And on a Later Note
Coming back to university as a mature student has given Joanne Collier confidence.
She realizes that “excellence is an evolving thing”.
My goal was to be a classical vocal artist,” says current Faculty of Education student Joanne Collier. “Although teaching private lessons has been the mainstay of my income, when I was younger I didn’t think school teaching would be a good fit for me.”
Soon after completing a masters degree in music Collier embarked on an award-winning career as a vocal instructor and choir director at Medicine Hat College. Nineteen years later and ready for a change, she accepted a position with the Faculty of Fine Arts at the University of Lethbridge. By the time her UofL contract expired, she knew without question she wanted to work with children.
“I love guiding young people through the process of bringing out their singing voice,” she says. “As it develops, they grow as individuals. The change is observable to me, but more importantly they can feel it within themselves.” Nearing fifty years of age, she enrolled in the Faculty of Education. “I didn’t doubt my ability to learn,” she states, “but I thought I’d feel old with the university students.” Her mind eased when she began classes and realized there were many mature students in the program.
Entering the teaching profession later in life has advantages, notes Collier. “When professors reference earlier educational models I understand because I was taught according to some of them.” As a student she connects easily with both faculty and school staff, and enjoys sharing technologies and the latest ideas in education with mentors in the field. “When I go into schools students assume I’m a real teacher,” she adds.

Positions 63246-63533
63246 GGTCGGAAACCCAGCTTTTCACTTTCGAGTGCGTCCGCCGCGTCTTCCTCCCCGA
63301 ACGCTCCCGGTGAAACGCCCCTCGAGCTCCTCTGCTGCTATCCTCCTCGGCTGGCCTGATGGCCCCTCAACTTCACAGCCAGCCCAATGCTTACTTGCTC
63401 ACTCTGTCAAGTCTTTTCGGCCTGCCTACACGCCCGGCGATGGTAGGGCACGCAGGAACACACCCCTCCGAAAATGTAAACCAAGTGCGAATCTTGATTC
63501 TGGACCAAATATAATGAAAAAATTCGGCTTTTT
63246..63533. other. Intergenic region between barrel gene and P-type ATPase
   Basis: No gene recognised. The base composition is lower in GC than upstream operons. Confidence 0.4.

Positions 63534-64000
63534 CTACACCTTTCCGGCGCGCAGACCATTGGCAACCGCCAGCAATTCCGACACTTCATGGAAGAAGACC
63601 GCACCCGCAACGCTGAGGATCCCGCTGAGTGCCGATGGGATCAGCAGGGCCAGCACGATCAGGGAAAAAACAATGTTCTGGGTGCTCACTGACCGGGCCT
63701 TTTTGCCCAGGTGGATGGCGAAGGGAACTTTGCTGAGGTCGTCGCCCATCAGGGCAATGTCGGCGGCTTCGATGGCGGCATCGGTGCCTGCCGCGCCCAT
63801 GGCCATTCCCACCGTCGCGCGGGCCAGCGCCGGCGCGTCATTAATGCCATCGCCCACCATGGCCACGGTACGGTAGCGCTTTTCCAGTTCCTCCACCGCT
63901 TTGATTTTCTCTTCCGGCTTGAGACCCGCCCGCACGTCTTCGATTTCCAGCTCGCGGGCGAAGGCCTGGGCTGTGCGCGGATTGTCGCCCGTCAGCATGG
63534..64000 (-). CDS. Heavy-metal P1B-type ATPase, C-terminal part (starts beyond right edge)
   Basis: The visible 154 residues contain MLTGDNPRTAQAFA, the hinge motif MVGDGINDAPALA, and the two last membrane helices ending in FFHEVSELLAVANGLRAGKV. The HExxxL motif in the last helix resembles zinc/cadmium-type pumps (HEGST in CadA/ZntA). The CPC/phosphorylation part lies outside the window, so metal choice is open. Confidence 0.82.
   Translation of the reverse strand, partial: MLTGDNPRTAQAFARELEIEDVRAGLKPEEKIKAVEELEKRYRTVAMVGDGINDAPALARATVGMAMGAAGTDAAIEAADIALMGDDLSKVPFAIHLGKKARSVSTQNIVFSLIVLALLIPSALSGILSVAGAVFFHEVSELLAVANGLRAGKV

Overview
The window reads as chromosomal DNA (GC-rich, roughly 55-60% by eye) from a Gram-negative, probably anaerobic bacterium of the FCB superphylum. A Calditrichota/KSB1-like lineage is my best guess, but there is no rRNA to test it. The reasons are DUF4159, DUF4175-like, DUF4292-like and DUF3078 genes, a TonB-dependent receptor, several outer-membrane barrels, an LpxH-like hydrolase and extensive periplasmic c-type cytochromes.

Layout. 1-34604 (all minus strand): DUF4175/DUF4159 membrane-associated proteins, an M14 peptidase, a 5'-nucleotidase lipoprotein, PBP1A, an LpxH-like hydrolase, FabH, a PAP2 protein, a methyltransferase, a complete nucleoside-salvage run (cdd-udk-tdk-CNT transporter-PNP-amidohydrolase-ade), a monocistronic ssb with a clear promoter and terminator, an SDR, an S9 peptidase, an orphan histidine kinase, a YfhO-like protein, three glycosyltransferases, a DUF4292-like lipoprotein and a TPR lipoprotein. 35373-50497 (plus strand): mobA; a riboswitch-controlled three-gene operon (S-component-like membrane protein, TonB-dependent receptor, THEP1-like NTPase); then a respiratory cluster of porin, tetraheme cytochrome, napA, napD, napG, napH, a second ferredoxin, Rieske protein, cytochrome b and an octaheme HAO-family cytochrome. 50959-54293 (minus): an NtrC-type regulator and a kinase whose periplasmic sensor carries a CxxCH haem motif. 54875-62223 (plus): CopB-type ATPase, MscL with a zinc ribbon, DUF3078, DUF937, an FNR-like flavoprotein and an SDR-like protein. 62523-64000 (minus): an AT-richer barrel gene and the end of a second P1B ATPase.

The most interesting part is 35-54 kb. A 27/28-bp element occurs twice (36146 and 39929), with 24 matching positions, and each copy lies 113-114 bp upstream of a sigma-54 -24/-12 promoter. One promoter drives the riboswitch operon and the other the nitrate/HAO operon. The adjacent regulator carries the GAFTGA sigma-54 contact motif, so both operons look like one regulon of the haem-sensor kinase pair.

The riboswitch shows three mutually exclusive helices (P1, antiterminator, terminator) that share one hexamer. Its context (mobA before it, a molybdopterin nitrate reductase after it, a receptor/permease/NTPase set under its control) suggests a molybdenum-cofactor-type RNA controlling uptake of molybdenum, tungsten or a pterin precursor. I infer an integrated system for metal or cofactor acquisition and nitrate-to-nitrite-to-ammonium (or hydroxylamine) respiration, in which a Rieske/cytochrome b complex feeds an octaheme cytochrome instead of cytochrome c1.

Maturity has given Collier confidence. “I’m comfortable in front of classes, and classroom management is not a big issue for me,” she says. “I’ve also been able to draw on personal experience to illuminate lessons.”
Collier’s original worries have proven unfounded. “My fear was that if I entered school teaching I would have to compromise the level of excellence I uphold as a musician. Ironically, the opposite has occurred. I now understand that excellence is an evolving thing. I underscore my teaching with expectations of excellence, and students always rise to the occasion. As a result, I’ve seen many extraordinary achievements.”